Traverse City Record-Eagle

Region

July 18, 2013

Swan strikes back, then disappears

TRAVERSE CITY — An aggressive mute swan disappeared from Silver Lake, but lakeside residents can’t get an answer from the state wildlife officials as to its whereabouts.

“If they’ve done something to that swan, I’m going to take it up their food chain,” said Chuck Fricke, a lakeside resident. “They’re supposed to be protecting the wildlife.”

Personal watercraft riders this summer harassed the male swan that stood guard over his mate and brood of three cygnets. The swan, in turn, chased any personal watercraft that drew near, and knocked a man off his machine. That led Silver Lake Improvement Association officials to call the local Department of Natural Resources.

The DNR discussed taking the male swan off the lake, but swan lovers wanted the agency to transfer the entire family.

“I don’t know if swans have hearts, but he’s been her mate for years,” said lake resident Marian Brady, who enjoyed watching the waterfowl.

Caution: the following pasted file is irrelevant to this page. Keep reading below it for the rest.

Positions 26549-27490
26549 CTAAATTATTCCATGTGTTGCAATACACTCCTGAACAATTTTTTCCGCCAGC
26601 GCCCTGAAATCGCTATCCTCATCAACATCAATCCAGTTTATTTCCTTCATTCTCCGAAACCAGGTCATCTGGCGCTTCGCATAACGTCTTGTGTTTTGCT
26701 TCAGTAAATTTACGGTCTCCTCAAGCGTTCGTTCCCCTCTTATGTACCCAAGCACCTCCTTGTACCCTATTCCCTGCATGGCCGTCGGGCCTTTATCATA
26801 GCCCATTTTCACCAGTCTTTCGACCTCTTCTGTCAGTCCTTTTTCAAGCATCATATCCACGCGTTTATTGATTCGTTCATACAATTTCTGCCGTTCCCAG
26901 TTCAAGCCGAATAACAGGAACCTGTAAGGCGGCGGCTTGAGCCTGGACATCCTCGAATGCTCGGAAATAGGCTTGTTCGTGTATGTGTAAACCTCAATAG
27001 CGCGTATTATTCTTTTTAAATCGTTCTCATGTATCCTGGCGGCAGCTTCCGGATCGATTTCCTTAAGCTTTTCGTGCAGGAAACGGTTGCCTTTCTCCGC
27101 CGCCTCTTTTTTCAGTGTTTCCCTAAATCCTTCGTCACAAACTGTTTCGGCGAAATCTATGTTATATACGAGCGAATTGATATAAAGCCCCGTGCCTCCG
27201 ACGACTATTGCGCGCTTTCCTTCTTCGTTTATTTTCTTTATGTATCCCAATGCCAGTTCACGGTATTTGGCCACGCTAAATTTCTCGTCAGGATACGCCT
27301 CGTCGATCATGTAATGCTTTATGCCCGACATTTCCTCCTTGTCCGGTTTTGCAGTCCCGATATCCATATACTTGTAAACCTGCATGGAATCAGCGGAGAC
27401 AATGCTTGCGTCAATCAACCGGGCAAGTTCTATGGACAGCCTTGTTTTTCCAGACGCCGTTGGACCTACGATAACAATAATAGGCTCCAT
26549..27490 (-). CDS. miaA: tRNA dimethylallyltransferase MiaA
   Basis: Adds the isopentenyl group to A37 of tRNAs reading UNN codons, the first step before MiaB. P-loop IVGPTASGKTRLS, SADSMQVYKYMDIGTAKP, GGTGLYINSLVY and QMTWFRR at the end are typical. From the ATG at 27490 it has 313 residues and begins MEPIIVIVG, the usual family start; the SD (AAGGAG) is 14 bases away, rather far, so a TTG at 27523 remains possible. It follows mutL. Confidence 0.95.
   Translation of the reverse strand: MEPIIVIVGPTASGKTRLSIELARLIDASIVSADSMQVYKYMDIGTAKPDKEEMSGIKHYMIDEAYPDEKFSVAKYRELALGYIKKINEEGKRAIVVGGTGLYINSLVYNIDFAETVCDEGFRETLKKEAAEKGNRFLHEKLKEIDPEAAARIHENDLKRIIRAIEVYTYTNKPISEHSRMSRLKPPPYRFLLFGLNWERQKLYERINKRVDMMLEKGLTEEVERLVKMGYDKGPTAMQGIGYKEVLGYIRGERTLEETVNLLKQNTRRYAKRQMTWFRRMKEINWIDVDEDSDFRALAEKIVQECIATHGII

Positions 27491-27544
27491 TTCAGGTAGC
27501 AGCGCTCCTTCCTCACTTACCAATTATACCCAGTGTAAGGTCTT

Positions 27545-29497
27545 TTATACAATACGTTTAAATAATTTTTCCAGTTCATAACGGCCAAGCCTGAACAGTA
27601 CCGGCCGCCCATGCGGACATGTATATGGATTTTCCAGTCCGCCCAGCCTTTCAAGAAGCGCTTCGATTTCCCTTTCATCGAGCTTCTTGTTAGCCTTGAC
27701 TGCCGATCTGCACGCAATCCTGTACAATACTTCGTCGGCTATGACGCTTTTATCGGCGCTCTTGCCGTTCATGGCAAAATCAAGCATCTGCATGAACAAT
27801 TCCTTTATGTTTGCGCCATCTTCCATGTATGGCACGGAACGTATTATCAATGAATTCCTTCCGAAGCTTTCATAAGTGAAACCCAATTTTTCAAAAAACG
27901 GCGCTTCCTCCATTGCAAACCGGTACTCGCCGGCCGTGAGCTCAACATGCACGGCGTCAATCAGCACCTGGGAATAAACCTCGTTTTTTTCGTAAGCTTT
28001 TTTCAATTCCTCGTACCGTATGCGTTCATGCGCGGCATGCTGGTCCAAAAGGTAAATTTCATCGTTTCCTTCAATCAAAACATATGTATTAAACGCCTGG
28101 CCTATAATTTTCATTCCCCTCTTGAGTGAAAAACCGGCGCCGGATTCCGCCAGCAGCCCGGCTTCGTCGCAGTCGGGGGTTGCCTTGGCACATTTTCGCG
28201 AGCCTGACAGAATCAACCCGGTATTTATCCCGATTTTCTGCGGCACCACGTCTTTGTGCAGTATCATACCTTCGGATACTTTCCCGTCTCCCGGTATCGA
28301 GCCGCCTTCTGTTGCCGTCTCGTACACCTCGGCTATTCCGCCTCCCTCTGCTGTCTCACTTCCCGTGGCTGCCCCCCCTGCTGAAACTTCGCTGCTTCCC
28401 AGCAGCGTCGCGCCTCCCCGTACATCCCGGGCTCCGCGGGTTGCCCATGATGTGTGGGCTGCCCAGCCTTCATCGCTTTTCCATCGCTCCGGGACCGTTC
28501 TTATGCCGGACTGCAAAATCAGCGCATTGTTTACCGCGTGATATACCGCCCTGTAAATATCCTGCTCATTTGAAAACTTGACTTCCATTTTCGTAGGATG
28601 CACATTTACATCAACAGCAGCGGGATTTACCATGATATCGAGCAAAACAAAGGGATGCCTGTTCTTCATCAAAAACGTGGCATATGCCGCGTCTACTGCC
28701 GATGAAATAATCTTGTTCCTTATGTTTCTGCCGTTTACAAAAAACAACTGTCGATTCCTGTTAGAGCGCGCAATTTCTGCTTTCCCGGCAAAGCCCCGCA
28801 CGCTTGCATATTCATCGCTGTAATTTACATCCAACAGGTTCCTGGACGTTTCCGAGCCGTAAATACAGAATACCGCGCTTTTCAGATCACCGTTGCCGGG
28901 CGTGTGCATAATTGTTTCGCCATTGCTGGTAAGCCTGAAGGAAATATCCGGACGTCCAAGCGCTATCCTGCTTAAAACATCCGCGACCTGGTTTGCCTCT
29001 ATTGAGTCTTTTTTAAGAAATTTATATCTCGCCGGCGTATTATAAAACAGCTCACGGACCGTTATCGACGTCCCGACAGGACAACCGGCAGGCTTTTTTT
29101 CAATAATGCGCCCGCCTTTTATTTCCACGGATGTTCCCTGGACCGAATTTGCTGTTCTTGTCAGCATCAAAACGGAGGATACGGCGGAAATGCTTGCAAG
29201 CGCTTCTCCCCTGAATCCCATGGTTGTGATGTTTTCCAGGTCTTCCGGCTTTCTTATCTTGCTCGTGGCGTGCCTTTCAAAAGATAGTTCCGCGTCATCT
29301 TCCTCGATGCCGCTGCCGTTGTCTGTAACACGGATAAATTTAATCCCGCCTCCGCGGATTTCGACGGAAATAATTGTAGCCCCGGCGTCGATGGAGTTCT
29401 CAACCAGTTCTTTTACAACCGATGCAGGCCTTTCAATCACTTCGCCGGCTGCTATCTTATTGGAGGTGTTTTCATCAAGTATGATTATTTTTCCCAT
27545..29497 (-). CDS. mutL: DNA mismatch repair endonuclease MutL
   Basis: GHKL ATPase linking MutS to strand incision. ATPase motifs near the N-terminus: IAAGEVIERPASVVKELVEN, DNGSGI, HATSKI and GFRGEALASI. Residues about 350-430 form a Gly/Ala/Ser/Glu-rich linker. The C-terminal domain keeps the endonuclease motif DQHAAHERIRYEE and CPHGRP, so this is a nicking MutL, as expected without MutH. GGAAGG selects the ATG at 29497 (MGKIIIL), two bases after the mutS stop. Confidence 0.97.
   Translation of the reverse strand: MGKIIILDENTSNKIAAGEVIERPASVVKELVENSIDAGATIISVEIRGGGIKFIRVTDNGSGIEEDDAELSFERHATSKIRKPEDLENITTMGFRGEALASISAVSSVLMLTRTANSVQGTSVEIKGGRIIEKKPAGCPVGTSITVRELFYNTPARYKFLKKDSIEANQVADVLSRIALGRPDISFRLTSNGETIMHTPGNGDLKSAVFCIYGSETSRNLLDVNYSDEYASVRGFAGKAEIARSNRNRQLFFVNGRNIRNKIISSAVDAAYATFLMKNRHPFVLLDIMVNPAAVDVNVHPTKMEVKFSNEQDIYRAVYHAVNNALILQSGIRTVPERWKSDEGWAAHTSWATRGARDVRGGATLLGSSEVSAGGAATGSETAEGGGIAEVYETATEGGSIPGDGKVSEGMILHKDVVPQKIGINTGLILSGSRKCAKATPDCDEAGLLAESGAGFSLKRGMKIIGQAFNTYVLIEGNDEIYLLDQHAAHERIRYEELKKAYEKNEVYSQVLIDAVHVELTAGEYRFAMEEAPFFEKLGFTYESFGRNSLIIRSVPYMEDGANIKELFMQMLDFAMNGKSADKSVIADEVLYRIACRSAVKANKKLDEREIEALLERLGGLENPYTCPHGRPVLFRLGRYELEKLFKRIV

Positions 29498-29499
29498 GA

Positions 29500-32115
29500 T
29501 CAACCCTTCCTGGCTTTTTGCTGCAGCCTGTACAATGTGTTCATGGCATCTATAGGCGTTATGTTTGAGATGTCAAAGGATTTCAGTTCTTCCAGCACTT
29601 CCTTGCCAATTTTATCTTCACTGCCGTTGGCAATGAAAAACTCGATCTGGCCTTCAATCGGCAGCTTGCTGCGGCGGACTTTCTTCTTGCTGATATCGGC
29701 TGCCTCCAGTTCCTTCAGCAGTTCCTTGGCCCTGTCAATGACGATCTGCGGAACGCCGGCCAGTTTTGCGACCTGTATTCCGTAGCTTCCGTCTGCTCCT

The DNR countered that moving the whole family would require a public hearing, and some on the lake wanted quicker action.

Fricke fears a DNR official killed the bird despite his repeated phone calls and email offers to assist with the transfer of the swan family to a wildlife refuge. He heard nothing back; local DNR officials also did not return repeated phone calls for this article.

The DNR isn’t a fan of the graceful mute swans, brought to the states in the 1800s. They’re now considered an invasive species that displace native swans and ruin wetlands. The swans were in the news last year when Michigan officials asked residents to help shoot and kill 13,500 mute swans — about 90 percent of the population.

The swan’s disappearance on Silver Lake relieved some who feared the male swan might one day hurt someone, especially a child. But others suggested the swans were punished for the actions of thoughtless watercrafter users who taunted the male.

Text Only

Latest News
Life
Sports
Business